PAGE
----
Dog portrait photograph of three terriers in South Cheshire

Will you photograph more than one dog?

Many of our dog photography clients have small breeds and tend to have more than one dog. Three is a popular number. As a cheshire based dog photographer I’m often asked if I wouldn’t mind photographing three or more dogs at a portrait session. The most I’ve photographed in one session is seven. I always say yes even though it’s going to be a challenge and a bit random. I’m never quite sure how it’s going to work out even though I know that in the end I’ll get the shots I want.

It’s much more challenging working with more than one dog but it’s a lot of fun too and I like a challenge. Where clients have more than one dog they usually want a ‘team photo’ with all of their dogs together looking at the camera and looking happy.

How to get the session to work

Dogs, like small children, have short attention spans. The slightest distraction can spoil the moment unless they are very well trained. This is fine with working breeds like Labradors and German Shepherds but the majority of dogs aren’t trained to a working standard. They’re pets first and foremost, furry children in many cases, and their playfulness is part of what makes them a pleasure to have as part of the family. As well as all the skills you’d expect of a portrait photographer, a pet photographer needs buckets full of patience and then some. The session has to be a game that the dogs will love. Just being made to sit or lie isn’t going to work in the vast majority of cases. You also need to be ready and quick to react. That perfect moment will come. It always does but if you aren’t ready and looking through the lens with your finger on the shutter then you’ll miss the moment and then you have to start again at the beginning.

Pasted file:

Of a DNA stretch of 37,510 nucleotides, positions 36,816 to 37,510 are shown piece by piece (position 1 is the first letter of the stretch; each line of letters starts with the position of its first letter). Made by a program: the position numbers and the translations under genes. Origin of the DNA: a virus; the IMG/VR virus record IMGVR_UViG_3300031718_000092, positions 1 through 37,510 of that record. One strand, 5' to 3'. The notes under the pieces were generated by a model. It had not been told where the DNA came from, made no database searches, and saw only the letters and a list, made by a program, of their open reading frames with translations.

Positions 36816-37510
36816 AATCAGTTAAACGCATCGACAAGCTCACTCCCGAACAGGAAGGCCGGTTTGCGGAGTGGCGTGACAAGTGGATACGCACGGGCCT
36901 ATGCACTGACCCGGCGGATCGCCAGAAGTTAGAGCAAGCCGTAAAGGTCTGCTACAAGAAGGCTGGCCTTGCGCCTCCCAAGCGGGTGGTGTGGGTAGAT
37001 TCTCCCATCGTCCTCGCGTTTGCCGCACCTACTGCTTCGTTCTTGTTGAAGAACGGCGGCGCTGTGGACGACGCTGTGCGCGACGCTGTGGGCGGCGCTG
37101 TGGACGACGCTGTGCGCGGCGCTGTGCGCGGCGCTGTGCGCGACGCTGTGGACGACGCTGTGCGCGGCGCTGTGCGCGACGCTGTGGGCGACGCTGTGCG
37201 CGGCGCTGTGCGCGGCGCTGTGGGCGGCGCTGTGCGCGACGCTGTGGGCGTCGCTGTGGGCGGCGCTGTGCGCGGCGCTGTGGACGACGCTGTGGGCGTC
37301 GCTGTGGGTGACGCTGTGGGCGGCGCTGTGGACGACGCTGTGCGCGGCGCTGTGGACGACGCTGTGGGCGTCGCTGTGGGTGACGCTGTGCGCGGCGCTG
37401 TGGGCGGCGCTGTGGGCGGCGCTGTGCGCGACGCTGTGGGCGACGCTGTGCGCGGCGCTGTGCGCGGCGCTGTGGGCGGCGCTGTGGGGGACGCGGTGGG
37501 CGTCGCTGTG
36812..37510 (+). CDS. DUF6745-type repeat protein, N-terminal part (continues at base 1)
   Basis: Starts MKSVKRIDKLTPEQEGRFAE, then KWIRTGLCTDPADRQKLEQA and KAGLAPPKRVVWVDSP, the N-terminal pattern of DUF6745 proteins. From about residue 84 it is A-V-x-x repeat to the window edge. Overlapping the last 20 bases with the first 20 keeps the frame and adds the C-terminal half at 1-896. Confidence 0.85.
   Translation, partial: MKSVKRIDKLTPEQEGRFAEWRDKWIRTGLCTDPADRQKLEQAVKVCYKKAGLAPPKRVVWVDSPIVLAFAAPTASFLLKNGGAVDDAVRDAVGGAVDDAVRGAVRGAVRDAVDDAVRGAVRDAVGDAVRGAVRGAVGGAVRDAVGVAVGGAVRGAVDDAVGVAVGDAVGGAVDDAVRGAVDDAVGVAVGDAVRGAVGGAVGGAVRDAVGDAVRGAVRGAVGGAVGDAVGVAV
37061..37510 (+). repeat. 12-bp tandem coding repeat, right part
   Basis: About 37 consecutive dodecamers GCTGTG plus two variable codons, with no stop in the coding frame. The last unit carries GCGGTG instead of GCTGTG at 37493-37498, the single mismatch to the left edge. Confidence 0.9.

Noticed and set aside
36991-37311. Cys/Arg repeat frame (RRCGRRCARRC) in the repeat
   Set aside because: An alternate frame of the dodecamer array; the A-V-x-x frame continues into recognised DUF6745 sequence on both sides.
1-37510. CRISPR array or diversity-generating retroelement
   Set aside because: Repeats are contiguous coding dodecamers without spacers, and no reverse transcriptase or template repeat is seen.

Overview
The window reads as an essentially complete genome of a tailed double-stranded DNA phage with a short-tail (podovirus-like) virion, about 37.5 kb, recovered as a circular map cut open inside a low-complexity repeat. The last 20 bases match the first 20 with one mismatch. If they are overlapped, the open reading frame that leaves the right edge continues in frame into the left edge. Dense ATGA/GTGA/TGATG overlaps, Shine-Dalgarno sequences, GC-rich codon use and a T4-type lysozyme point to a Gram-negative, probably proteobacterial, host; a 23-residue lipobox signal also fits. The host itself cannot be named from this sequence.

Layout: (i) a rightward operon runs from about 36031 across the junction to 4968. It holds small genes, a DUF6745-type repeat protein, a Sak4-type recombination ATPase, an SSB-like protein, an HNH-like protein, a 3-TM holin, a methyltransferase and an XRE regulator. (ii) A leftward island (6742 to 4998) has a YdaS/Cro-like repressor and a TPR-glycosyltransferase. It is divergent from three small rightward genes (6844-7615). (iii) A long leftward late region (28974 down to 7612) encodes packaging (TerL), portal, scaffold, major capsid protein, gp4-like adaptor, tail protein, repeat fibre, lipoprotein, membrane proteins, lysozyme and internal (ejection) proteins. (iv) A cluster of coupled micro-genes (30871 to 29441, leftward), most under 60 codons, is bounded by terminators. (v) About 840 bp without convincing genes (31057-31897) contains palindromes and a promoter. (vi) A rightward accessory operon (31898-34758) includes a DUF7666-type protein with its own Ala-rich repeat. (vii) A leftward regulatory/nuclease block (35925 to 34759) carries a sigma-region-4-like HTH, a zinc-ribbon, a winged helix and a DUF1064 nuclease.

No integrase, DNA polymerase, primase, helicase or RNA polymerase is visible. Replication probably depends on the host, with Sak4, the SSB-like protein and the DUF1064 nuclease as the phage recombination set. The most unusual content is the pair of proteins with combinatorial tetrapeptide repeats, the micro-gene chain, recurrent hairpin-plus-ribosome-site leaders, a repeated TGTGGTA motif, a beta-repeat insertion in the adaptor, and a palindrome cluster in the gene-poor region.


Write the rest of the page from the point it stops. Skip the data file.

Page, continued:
Tips for people wanting to photograph their own dogs

So, what tips would I give anyone who wants to take portraits of their own dogs? Here are a few of my top tips:

– Make sure your dog is clean and groomed, paying special attention to matter around the eyes.

– If your dog needs clipping, it’s usually best to take the photos a few days after clipping to allow the cut to soften off. With our own dog, he looks best after about a week.

– Have plenty treats handy.

– Have someone with you to handle the dog. It’s very difficult to handle the dog and take the photos.

– Get down low or raise the dog up. You need be a fraction higher than eye level with the dog. Photographing the dog when you’re standing up and the dog is sitting rarely if ever produces a flattering photograph.

– Don’t try to do too much in one go. Keep the session fun and make sure it’s a game with plenty of activity and rewards.

These are only a few tips and I’ll write another post with more top tips on how to photograph your dog in a few weeks time.

Get in touch

If you’d like me to take your dog’s photograph and join me for a lot of fun, please call us on 01925 471091 or message us through our contact page.